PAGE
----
Tuesday, 22 September 2015 07:20

$5 payout back on the radar

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Whole milk powder prices have risen to US$2495/t. Whole milk powder prices have risen to US$2495/t.

Farmgate milk price forecasts by at least two banks, ASB and BNZ, have now been hiked upwards to $5/kgMS for the 2015-16 season.

This follows last week’s GlobalDairyTrade auction in which the overall index rose 16.5% and whole milk powder rose 20% to US$2495/t. 

ASB has raised its forecast milk price by 50c from $4.50/kgMS to $5/kgMS and BNZ by $1.20, from $3.80 to $5/kgMS. All eyes will be on Fonterra this week to see if it revises its forecast milk price of $3.85/kgMS at the release of its annual results on Thursday.

Doug Steel, BNZ economist, says just six weeks ago there was probably a downside risk to the co-op’s previous forecast of $3.80/kgMS. 

This risk squared to neutral, then at the last auction it went to upside and it has now lifted, showing how much things have changed in the past couple of months.

Steel says they had been hoping for a decent increase in last week’s GDT -- maybe in the 5-10% range. But at 16.5% the rise was “encouraging”. Prices are moving in the right direction and obviously less volume is part of it.

“Potentially there is a change in buyer psychology. When prices were falling rapidly before, there was the tendency [for them] to step back, thinking [they] would get the product cheaper at the next event,” he says.

“Now that prices have clearly turned higher, there seems to be more keenness to buy now and there is an increase in the number of unsatisfied buyers which suggests there are more of them and they are struggling to get product, which is pushing prices higher in the near term.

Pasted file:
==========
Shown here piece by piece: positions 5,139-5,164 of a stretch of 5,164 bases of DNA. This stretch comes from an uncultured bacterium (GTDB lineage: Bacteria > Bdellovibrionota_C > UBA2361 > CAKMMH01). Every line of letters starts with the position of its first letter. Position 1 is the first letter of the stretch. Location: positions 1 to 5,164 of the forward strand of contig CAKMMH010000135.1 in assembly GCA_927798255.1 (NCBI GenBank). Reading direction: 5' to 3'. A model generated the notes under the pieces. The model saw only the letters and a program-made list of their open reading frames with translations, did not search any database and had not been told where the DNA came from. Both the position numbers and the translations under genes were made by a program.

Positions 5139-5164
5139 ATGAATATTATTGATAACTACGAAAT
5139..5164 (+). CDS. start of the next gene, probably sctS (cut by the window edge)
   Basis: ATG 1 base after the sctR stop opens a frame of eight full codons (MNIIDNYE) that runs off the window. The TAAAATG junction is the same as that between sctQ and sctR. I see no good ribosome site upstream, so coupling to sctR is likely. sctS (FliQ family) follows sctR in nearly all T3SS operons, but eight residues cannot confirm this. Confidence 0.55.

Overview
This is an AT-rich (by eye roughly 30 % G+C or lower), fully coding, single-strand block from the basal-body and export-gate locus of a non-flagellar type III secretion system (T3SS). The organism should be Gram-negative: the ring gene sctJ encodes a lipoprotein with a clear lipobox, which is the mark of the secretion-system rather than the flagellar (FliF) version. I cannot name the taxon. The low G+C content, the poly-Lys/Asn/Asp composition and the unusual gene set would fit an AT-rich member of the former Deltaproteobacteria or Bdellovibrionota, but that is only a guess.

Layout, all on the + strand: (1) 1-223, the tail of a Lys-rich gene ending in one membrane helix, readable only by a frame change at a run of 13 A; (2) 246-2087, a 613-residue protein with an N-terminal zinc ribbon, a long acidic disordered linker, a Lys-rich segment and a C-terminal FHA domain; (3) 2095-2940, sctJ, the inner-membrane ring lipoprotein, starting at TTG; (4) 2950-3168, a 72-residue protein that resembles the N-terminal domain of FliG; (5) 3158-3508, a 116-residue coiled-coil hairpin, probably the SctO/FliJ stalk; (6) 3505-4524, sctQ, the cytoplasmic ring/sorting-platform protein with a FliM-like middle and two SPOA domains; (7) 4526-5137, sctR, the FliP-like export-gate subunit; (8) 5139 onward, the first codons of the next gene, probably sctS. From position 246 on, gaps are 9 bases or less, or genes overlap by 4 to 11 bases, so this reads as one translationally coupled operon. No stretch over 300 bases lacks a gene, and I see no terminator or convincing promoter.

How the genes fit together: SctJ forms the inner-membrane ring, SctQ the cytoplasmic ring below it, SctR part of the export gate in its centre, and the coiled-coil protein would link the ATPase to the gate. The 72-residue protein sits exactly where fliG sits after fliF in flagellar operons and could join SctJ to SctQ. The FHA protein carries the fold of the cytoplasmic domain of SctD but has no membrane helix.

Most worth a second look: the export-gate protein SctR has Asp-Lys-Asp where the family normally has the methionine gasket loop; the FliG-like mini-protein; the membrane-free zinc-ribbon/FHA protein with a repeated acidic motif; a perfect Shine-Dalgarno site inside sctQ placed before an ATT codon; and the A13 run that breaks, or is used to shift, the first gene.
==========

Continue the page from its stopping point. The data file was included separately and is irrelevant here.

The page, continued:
“We are of the opinion there [will be] some further gains over the course of this current season but certainly we haven’t factored in anything like the pace of climbs we have seen in the last three events.” 

BNZ is factoring in prices getting to $2700/t to $2800/t for whole milk powder. “They are currently averaging about $2500/t, so we are forecasting a little bit higher but nowhere near the degree of increase we have seen over the last few events.

“We have stressed over the last few months the wide range of possibilities and there are many moving parts out there -- whether it be demand from China, or wobbles in financial markets or indeed just [the state of] the weather. We know there is a very strong El Nino but we don’t know what will be its impact on production. 

“When there are so many things in play the market tries to figure out all those things and you see volatility in prices and that’s what we have.”

ASB rural economist Nathan Penny says the bank expected a decent increase at last week’s auction of about 15% for whole milk powder so the 20% was within the range of its forecasts. 

“The market is still a bit focused on what Fonterra is doing with its auction volumes. That may explain some of that additional price strength for now,” he says. But he says the market has not yet fully realised the potential extent of a drop in NZ milk production which the ASB forecasts could be up to 5%.

Rabobank economist Emma Higgins says the massive jump in GDT prices is extremely pleasing and positive news. “The underlying reasons are largely a decrease in available supply and an increase in interest. The main driver is falling supply which is creating a short term mini-market,” she says. Rabobank predicts NZ production could fall up to 8%.

“We have more buyers in the latest auction and these have been largely spooked by the prospect of further volume reductions, and some are looking to sell their 2016 pipelines at the lowest-possible prices and they are tied to NZ product in some cases.”

However she says the GDT is unlikely to continue rallying at these extreme rates until there is a major shift in the fundamentals and a rebalancing of supply and demand factors.

“That is starting. Farmgate prices are falling elsewhere; we have seen farmers converge on Brussels protesting at the milk price. Once prices start falling that is a huge signal to decrease production and that’s what we need when the world is still awash with milk,” she says.


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